Commercial 5G networks hit 229 as 30 countries launch in 2023
• 1% penetration in SSA as focus shifts to Ghana, Ethiopia
The Global System for Mobile Telecommunications Association (GSMA) has said 5G connections would double over the next two years, expedited by technological innovations and new network deployments in more than 30 countries in 2023 alone. Of the new networks to be deployed in 2023, it is expected that 15 will be 5G Standalone networks.
The forecasts from GSMA Intelligence, announced during Mobile World Congress (MWC) Barcelona 2023, point to a significant period of growth in terms of mobile subscribers and enterprise adoption.
GSMA, which represents the interests of mobile operators worldwide, uniting over 750 operators with near 400 companies in the broader mobile ecosystem, noted that consumer connections surpassed one billion at the end of 2022 and would increase to around 1.5 billion this year – before reaching two billion by the end of 2025. This momentum confirms 5G as the fastest generational roll-out, when compared to 3G and 4G.
As of January 2023, there were 229 commercial 5G networks globally and over 700 5G-smartphone models available to users. GSMA disclosed that growth would also come from key markets within APAC and LATAM, such as Brazil and India, which have recently launched 5G networks.
Specifically, it noted that India would be especially significant, with the expansion of services from Airtel and Jio in 2023 expected to be pivotal to the region’s ongoing adoption.
GSMA Intelligence predicts there will be four 5G networks in India by the end of 2025, accounting for 145 million additional users.
Many of the new 5G markets scheduled to launch networks in 2023 are in developing regions across Africa – including Ethiopia and Ghana – and Asia. Today, 5G adoption in the sub-Saharan region sits below one per cent but will reach over four per cent by 2025 and 16 per cent in 2030, largely thanks to a concerted effort from industry and government organisations to provide connectivity to citizens.
Head of GSMA Intelligence, Peter Jarich, said: “Until now, 5G adoption has been driven by relatively mature markets and consumer use cases like enhanced mobile broadband, but that’s changing. We’re now entering a second wave for 5G that will see the technology engage a diverse set of new markets and audiences.
“The extension to new use cases and markets will challenge the mobile ecosystem to prove that 5G truly is flexible enough to meet these diverse demands in a way that’s both inclusive and innovative.”
MEANWHILE, as of January 2023, more than 90 fixed broadband service providers (the vast majority of which are mobile operators) had launched commercial 5G-based fixed wireless services across over 48 countries. This means around 40 per cent of 5G commercial mobile launches worldwide currently include an FWA offering.
In the US, T-Mobile added over half a million 5G FWA customers in Q4 2021 and Q1 2022 combined. By 2025, it expects to have eight million FWA subscribers, while Verizon is targeting five million FWA subscribers for the same period. And, with operators such as Jio announcing ambitions to connect as many as 100 million homes across India to its 5G FWA network, the number of FWA users looks likely to grow substantially over the next few years.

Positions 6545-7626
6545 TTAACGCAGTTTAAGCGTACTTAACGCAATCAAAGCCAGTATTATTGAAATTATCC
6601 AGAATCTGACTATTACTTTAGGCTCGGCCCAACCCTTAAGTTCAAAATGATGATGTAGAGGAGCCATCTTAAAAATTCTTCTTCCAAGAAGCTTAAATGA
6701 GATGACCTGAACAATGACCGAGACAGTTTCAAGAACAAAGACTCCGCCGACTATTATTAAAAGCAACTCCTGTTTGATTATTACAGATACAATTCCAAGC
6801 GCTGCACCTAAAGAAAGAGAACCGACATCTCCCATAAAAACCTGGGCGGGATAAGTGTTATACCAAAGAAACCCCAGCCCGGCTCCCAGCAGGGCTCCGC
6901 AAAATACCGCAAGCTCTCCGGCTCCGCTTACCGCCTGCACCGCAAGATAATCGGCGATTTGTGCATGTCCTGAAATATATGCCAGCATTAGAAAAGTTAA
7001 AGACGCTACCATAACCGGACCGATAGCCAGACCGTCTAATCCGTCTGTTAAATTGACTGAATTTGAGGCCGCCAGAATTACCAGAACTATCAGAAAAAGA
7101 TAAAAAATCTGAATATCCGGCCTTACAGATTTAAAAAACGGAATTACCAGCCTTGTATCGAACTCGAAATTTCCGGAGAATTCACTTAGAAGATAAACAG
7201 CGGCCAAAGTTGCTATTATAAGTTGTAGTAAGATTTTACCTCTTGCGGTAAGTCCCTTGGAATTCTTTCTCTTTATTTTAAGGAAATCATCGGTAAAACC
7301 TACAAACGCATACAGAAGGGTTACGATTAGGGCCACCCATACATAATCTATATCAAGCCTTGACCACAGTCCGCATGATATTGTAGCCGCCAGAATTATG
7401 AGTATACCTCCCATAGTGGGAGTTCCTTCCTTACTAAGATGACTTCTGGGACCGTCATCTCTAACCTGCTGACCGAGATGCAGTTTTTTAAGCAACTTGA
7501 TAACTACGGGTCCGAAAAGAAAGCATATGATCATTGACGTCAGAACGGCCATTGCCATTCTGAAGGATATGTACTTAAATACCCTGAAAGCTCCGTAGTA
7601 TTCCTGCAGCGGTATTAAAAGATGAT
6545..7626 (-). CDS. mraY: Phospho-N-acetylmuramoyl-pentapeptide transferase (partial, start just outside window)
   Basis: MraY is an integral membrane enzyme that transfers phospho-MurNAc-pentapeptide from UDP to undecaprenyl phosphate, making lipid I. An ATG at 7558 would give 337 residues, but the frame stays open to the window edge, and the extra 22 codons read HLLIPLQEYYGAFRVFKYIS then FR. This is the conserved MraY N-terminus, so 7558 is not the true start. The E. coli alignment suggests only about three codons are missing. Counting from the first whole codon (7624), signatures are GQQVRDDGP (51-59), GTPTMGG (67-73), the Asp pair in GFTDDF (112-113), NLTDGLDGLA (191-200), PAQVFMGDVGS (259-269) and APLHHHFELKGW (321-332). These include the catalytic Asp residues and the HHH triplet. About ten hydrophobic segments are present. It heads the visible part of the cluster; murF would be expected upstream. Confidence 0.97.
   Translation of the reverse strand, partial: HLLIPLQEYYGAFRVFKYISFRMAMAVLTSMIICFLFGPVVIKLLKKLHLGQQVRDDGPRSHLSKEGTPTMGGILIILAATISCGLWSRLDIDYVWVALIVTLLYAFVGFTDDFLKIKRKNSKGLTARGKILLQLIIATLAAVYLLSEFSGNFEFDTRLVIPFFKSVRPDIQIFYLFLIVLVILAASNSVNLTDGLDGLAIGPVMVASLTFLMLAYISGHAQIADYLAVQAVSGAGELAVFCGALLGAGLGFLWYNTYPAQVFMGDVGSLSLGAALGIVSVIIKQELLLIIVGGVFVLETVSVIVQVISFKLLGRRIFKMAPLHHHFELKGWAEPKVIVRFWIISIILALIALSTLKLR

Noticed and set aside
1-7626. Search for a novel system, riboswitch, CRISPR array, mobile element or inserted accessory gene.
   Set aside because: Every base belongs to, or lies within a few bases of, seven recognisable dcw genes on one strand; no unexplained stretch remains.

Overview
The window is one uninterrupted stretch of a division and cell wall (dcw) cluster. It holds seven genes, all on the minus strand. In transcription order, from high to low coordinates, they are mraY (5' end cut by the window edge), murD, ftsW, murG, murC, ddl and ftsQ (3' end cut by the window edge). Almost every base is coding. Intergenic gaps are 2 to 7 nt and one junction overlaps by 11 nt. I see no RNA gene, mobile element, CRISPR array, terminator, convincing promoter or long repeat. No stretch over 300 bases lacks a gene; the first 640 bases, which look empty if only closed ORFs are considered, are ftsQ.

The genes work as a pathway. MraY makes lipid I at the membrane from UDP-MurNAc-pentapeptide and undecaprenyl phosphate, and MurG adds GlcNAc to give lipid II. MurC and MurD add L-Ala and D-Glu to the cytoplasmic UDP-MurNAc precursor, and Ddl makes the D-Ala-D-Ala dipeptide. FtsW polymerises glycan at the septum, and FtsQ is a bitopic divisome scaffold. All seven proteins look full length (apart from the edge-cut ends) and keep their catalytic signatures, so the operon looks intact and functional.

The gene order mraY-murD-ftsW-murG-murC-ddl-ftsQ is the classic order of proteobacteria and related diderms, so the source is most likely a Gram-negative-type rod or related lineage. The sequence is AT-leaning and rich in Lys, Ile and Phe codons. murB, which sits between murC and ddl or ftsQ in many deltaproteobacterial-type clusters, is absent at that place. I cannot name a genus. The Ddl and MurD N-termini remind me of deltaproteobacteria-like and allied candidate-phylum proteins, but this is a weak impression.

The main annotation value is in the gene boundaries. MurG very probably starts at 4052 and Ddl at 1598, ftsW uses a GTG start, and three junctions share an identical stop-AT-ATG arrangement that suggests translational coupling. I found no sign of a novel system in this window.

While the majority of current 5G FWA deployments focus on the 3.5–3.8 GHz bands, several operators around the world are already using 5G mmWave spectrum as a capacity and performance booster to complement coverage provided by lower bands.
Only seven per cent of 5G launches have been in 5G mmWave spectrum so far but this looks set to change given 27 per cent of spectrum allocations and 35 per cent of trials are already using 5G mmWave bands. Furthermore, in 2023 alone, the industry will see ten more countries assigned 5G-mmWave spectrum for use – a significant increase from the 22 countries who have been assigned it to date. Spain received the first European 5G mmWave spectrum allocation this year, resulting in Telefónica, Ericsson and Qualcomm launching its first commercial 5G-mmWave network at MWC Barcelona 2023.
The figures from GSMA Intelligence also suggest that, for operators, the enterprise market will be the main driver of 5G-revenue growth over the next decade. Revenues from business customers already represent around 30 per cent of total revenues on average for major operators, with further potential as enterprise digitisation scales.
The body noted that Edge computing and IoT technology presents further opportunities for 5G, with 12 per cent of operators having already launched private wireless solutions – a figure that will grow with a wider range of expected IoT deployments in 2023.
Another major development for the enterprise will be the commercial availability of 5G Advanced in 2025. Focusing on uplink technology, 5G Advanced will improve speed, coverage, mobility and power efficiency – and support a new wave of business opportunities.
GSMA’s Network Transformation survey showed half of operators expect to support 5G advanced commercial networks within two years of its launch. While this is likely optimistic, it presents the ecosystem with a clear opportunity to execute on.